Please use this identifier to cite or link to this item: http://hdl.handle.net/2440/107405
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dc.contributor.authorDueholm, B.en
dc.contributor.authorBruce, D.en
dc.contributor.authorWeinstein, P.en
dc.contributor.authorSemple, S.en
dc.contributor.authorMøller, B.en
dc.contributor.authorWeiner, J.en
dc.date.issued2017en
dc.identifier.citationPlant Ecology, 2017; 218(2):185-196en
dc.identifier.issn1385-0237en
dc.identifier.issn1573-5052en
dc.identifier.urihttp://hdl.handle.net/2440/107405-
dc.descriptionCorrected by: Erratum to: Spatial analysis of root hemiparasitic shrubs and their hosts: a search for spatial signatures of above- and below-ground interactions (Plant Ecol, 10.1007/s11258-016-0676-8), in Plant Ecol (2017) 218:197-199. The original publication of the article includes an error in Figs. 2 and 3. The correct version of Figs. 2 and 3 are provided in this erratum.en
dc.description.abstractRoot hemiparasitic plants take up resources from the roots of neighbouring plants, which they use for fuelling their own growth. While taking up resources from the hosts below-ground, they may simultaneously compete with the hosts for sunlight. Suppression caused by the parasitism could result in openings in the vegetation structure and increased mortality levels. On the other hand, the root hemiparasites may also be constrained by the hosts, restricting the parasites to a limited number of locations within a community. These vegetation alterations and location restrictions can be referred to as spatial signatures of the root hemiparasites. In order to search for such spatial signatures, we investigated a population of a predominant Acacia species in Australia co-occurring with established root hemiparasitic shrubs, using intensity estimates of the Acacia and dead shrubs to be indicators of parasite populations. We find evidence that the root hemiparasitic shrubs, like herbaceous root hemiparasites, prefer growing at distances from neighbouring plants that fulfil resource requirements both below-ground and above-ground. Assuming that root hemiparasites are limited by their hosts, we present an optimal host density and distance to host hypothesis (‘Goldilocks hypothesis’) to account for such a vegetation pattern. Althoughmortality appeared to primarily result from intraspecific competition and shoot parasitism, the root parasitism could explain some of the mortality in open areas. It is likely that both processes occur simultaneously. In spite of differing annual and perennial life strategies among root hemiparasites, root parasitism across systems may follow these two general processes in the formation of vegetation patterns.en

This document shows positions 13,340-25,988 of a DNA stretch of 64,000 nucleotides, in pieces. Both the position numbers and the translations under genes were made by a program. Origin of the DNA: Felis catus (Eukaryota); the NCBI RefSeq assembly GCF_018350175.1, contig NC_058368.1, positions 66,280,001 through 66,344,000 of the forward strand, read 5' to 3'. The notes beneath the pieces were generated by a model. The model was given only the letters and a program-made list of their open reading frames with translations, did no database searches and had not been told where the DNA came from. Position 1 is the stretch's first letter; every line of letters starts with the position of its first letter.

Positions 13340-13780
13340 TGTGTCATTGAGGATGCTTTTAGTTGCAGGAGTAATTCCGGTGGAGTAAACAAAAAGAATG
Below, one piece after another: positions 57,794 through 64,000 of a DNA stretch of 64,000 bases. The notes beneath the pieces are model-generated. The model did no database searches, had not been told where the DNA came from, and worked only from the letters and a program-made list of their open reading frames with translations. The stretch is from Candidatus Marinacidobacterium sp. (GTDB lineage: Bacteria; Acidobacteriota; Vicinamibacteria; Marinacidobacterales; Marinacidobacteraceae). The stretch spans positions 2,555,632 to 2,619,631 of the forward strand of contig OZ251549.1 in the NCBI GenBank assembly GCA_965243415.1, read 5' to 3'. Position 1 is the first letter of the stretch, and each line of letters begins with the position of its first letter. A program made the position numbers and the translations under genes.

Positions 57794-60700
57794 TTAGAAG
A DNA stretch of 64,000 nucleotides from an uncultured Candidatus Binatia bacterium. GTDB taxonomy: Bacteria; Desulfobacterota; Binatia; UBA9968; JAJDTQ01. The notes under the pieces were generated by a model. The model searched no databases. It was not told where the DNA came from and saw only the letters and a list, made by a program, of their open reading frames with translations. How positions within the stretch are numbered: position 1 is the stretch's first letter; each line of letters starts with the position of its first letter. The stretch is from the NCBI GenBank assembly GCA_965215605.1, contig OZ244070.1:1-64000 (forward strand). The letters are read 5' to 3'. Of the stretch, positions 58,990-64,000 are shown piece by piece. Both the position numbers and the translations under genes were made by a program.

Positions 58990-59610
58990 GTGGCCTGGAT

dc.description.statementofresponsibilityBjørn Dueholm; David Bruce; Philip Weinstein; Susan Semple; Birger Lindberg Møller; Jacob Weineren
dc.language.isoenen
dc.publisherSpringeren
dc.rights© Springer Science+Business Media Dordrecht 2016en
dc.subjectAbove-ground competition; hemiparasitic plants and hosts; vegetation structure; Acacia ligulata; Santalum spicatum; Cassytha melanthaen
dc.titleSpatial analysis of root hemiparasitic shrubs and their hosts: a search for spatial signatures of above- and below-ground interactionsen
dc.typeJournal articleen
dc.identifier.rmid0030058381en
dc.identifier.doi10.1007/s11258-016-0676-8en
dc.identifier.pubid278226-
pubs.library.collectionEcology, Evolution and Landscape Science publicationsen
pubs.library.teamDS14en
pubs.verification-statusVerifieden
pubs.publication-statusPublisheden
Appears in Collections:Ecology, Evolution and Landscape Science publications

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